You’re in for a treat this afternoon, everyone: the MALS department and School of Social Work will be hosting School of Social Work Dean Luis Zayas and hip hop/spoken word artist Kane Smego for a conversation about immigration, social justice, marginalized communities, and art from 4:00 – 6:00pm today (Thursday, September 24) in the Santa Rita Suite in the Union (UNB 3.502).
But wait, there’s more: our own Dr. Nicole Guidotti-Hernández will discuss Zayas’s new book, Forgotten Citizens, the most complete picture yet of how immigration policy subverts children’s rights, harms their mental health, and leaves lasting psychological traumas.
For more information, see COLA’s event listing and the poster above.
We’re thrilled to share with you this interview with Dean’s Distinguished Graduate Honorable Mention and American Studies senior Julie Reitzi. Here, she shares her experiences in American Studies over the past four years. Congratulations, Julie!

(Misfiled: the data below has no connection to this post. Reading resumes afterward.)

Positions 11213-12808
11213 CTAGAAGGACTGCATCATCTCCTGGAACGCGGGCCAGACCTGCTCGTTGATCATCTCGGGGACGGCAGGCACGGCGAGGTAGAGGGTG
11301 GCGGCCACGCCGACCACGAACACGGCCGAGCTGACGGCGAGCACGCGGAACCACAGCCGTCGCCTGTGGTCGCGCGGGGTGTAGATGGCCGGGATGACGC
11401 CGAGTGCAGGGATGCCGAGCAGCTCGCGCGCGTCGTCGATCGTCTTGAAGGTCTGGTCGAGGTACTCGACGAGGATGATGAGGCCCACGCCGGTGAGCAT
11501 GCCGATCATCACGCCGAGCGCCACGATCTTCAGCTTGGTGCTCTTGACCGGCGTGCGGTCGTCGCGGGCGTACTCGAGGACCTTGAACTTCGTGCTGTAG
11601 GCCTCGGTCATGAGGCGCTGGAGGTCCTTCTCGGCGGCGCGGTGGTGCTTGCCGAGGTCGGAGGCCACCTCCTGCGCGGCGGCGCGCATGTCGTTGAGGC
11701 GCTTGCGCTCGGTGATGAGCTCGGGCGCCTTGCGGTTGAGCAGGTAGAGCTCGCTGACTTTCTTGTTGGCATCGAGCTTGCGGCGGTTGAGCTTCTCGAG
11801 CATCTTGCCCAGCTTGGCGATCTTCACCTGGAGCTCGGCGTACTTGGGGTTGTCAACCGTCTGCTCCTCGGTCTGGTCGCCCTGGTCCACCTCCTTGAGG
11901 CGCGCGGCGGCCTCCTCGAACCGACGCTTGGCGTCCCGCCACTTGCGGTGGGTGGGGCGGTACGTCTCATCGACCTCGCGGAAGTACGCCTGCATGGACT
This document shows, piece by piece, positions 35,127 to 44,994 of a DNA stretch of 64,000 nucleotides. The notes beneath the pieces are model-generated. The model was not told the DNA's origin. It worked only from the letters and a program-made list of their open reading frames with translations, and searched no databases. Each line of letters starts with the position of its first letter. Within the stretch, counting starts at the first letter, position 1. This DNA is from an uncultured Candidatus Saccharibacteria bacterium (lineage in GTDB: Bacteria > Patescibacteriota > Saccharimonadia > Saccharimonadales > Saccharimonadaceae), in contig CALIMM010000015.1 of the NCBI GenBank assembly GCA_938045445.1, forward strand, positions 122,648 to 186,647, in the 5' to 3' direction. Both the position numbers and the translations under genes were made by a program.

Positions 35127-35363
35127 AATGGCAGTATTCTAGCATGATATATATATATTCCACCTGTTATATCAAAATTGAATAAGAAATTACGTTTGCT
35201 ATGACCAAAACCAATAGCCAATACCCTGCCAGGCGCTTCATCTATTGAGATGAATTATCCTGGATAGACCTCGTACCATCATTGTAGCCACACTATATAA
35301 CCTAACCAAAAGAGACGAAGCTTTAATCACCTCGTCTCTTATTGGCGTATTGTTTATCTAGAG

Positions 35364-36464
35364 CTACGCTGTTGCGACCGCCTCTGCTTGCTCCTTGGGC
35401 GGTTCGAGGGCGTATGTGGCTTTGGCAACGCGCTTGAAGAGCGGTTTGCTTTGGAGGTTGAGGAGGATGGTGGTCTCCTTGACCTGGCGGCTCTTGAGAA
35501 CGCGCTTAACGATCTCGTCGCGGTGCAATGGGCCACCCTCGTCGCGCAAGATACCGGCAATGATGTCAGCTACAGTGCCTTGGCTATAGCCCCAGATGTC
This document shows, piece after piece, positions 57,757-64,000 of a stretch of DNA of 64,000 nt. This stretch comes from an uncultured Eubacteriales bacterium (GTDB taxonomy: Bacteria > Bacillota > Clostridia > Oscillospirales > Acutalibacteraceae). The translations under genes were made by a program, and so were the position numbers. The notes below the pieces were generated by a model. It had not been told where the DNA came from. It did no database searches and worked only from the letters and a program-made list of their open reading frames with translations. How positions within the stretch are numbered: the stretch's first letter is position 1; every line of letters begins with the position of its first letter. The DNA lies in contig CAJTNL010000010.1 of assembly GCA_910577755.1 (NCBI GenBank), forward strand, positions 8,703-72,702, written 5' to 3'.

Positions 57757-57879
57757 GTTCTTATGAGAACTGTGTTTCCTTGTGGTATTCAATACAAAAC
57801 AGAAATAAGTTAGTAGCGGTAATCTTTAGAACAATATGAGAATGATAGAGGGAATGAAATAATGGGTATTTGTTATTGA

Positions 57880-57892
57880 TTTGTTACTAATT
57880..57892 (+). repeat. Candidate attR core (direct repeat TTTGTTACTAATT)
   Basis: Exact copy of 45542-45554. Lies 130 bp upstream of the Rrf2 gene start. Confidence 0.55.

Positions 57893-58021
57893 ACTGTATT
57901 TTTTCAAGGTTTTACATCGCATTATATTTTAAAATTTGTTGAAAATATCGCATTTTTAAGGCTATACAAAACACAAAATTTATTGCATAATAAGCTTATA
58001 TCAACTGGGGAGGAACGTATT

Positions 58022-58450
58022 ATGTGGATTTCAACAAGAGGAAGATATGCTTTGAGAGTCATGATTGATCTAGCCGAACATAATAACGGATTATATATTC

What was, or is, your favorite class in American Studies?
It’s so hard for me to pick. I found something great, useful, and perspective changing about every course that I took. This department has really great professors and lecturers.
I think one of the classes that impacted me the most personally, though, was Professor Cordova’s Mexican American Cultural Studies. I came out of the class with a new way of thinking about myself. Both this class and Christina Garcia’s Ethnicity and Gender: La Chicana gave me an identity term that worked for me – Chicana. It embraces the complexity that can exist for people of Mexican descent living in the United States, and also has a political edge. I also came away with a deep sense of the importance of keeping ethnic studies programs alive. I was amazed at how much history I had never even heard about. Some of us were even angry that we had been denied that kind of education.
As far as other influential classes, both Professor Lieu’s Asian Americans in Popular Culture and John Cline’s Global Power of the Funk really helped me grasp cultural studies theory and the importance of deconstructing popular culture. Professor Engelhardt’s Masculinity and Femininity intro course gave me a new way of thinking about gender roles – how they really are something we all participate in shaping. I never imagined a room full of sinister, robed men deciding how gender would operate in the United States, but it was good for me to complicate my understanding of patriarchy, to see it as something less top-down than my earlier conception was.